Insulators, enhancers and promoters are transcription regulatory sequences critical for the establishment of specific patterns of gene expression during cell differentiation. It is becoming increasingly evident that these sequences interact in the nuclear space over long distances to regulate the establishment of distinct transcriptional profiles characteristic of specific cellular fates. The requirement for local interactions at specific loci, for example between enhancers and promoters has been studied in detail. However, the extent and function of long-range inter- and intra-chromosomal interactions mediated by these sequences at the level of the whole genome and its role in establishing and/or maintaining specific gene expression profiles is largely unexplored. We propose to carry out experiments to understand the relationship between the establishment and maintenance of patterns of transcription during cell differentiation and reprogramming and the three-dimensional arrangement of the chromatin fiber in the nuclear space. The 3P arrangement of the chromatin during S and M phases will be analyzed by Hi-C and results will be compared to those obtained in Gl cells in order to understand the role of insulators in the control of genome architecture and function throughout the cell cycle. We will perform functional experiments to test the hypothesis that transcription and insulators collaborate in the establishment of chromosome topological domains. Point to point interactions between enhancers, promoters and insulators will be analyzed by ChlA-PET in order to understand the mechanisms by which insulators control the formation of these domains. We will establish detailed maps of intra- and inter-chromosomal interactions in the genome of human stem cells and their progenitors as they differentiate into pancreatic cells and these cells are reprogrammed into IPSCs. Results from these experiments will shed light on the mechanisms by which insulators regulate the 3P organization of the genome as it relates to different nuclear processes. This organization may serve as a fingerprint of cell identity that synthesizes the epigenetic status of the cell, and may help to identify the state of differentiated, trans-differentiated or reprogrammed cells for use in human cell therapy.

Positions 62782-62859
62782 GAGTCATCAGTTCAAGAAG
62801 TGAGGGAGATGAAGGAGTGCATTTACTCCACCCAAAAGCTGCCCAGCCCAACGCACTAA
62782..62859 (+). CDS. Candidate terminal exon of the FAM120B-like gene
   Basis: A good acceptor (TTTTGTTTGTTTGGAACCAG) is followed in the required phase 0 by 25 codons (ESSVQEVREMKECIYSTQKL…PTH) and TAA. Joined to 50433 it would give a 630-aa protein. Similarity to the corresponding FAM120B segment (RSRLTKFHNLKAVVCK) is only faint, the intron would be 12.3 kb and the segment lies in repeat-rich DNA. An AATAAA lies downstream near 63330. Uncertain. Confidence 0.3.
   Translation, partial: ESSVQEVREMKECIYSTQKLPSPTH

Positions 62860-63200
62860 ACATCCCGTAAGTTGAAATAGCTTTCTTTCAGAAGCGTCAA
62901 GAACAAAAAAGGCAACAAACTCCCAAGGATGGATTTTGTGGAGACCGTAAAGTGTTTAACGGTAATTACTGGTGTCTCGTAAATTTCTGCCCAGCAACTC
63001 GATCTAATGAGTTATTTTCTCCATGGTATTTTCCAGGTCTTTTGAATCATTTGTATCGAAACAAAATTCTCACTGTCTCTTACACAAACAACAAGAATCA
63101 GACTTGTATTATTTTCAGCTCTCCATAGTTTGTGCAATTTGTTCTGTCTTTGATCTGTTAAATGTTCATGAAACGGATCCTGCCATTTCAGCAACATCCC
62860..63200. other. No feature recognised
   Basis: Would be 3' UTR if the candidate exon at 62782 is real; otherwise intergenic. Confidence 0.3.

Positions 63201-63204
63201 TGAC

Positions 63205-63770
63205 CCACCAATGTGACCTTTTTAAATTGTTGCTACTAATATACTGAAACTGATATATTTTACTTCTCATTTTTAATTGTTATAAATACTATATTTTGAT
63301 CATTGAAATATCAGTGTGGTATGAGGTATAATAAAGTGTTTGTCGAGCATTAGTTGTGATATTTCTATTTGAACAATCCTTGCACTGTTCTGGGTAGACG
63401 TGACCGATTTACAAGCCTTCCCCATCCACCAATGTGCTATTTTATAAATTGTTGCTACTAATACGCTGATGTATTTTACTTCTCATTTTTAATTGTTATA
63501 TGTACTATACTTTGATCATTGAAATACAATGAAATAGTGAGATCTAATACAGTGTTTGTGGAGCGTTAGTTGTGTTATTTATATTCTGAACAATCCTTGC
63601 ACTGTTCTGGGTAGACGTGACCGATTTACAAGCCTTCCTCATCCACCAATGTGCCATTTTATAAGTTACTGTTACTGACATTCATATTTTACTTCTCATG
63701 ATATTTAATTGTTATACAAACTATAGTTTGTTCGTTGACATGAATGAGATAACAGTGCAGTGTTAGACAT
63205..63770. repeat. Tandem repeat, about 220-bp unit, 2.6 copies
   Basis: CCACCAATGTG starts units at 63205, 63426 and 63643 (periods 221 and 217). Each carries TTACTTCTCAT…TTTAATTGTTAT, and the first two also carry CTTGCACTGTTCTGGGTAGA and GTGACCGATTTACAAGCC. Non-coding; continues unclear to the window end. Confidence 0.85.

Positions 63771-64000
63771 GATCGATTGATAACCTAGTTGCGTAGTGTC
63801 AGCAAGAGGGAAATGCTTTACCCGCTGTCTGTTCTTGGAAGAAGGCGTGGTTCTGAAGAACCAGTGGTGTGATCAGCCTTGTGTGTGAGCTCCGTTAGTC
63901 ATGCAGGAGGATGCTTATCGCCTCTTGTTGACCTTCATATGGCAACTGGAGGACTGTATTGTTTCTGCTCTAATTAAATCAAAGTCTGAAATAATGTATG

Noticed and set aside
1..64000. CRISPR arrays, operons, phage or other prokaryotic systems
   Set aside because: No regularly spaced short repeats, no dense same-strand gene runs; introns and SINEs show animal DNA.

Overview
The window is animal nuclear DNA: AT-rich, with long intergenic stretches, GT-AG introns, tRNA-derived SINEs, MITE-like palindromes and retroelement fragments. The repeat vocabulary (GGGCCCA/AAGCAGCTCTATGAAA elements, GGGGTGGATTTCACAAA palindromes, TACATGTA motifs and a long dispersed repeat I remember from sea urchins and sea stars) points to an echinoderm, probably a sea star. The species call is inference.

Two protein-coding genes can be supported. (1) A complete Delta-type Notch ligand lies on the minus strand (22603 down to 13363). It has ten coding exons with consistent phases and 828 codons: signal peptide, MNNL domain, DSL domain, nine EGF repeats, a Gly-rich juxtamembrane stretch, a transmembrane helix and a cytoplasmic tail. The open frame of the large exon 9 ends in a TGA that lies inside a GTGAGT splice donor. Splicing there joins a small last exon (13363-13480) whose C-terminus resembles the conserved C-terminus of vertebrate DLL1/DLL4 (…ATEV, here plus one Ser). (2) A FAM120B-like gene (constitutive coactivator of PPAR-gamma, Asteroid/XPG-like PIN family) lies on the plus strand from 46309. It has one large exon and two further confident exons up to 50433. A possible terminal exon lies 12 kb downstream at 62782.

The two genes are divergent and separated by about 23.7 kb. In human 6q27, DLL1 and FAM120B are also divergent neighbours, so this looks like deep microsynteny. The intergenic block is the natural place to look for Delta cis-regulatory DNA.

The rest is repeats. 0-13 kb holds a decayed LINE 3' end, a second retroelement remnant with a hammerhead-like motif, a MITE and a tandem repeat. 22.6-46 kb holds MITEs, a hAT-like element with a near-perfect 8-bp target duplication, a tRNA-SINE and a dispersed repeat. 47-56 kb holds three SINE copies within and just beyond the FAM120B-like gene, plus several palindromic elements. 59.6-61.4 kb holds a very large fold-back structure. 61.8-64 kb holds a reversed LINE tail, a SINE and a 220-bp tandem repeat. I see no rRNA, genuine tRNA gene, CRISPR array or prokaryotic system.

This study will determine the relationship between the establishment of distinct patterns of gene expression required during cell differentiation and reprogramming and the three-dimensional organization of the genome in the nuclear space. This organization may represent a fingerprint indicative of the differentiation status of stem or reprogrammed cells used in the treatment of various human diseases by stem cell therapy.
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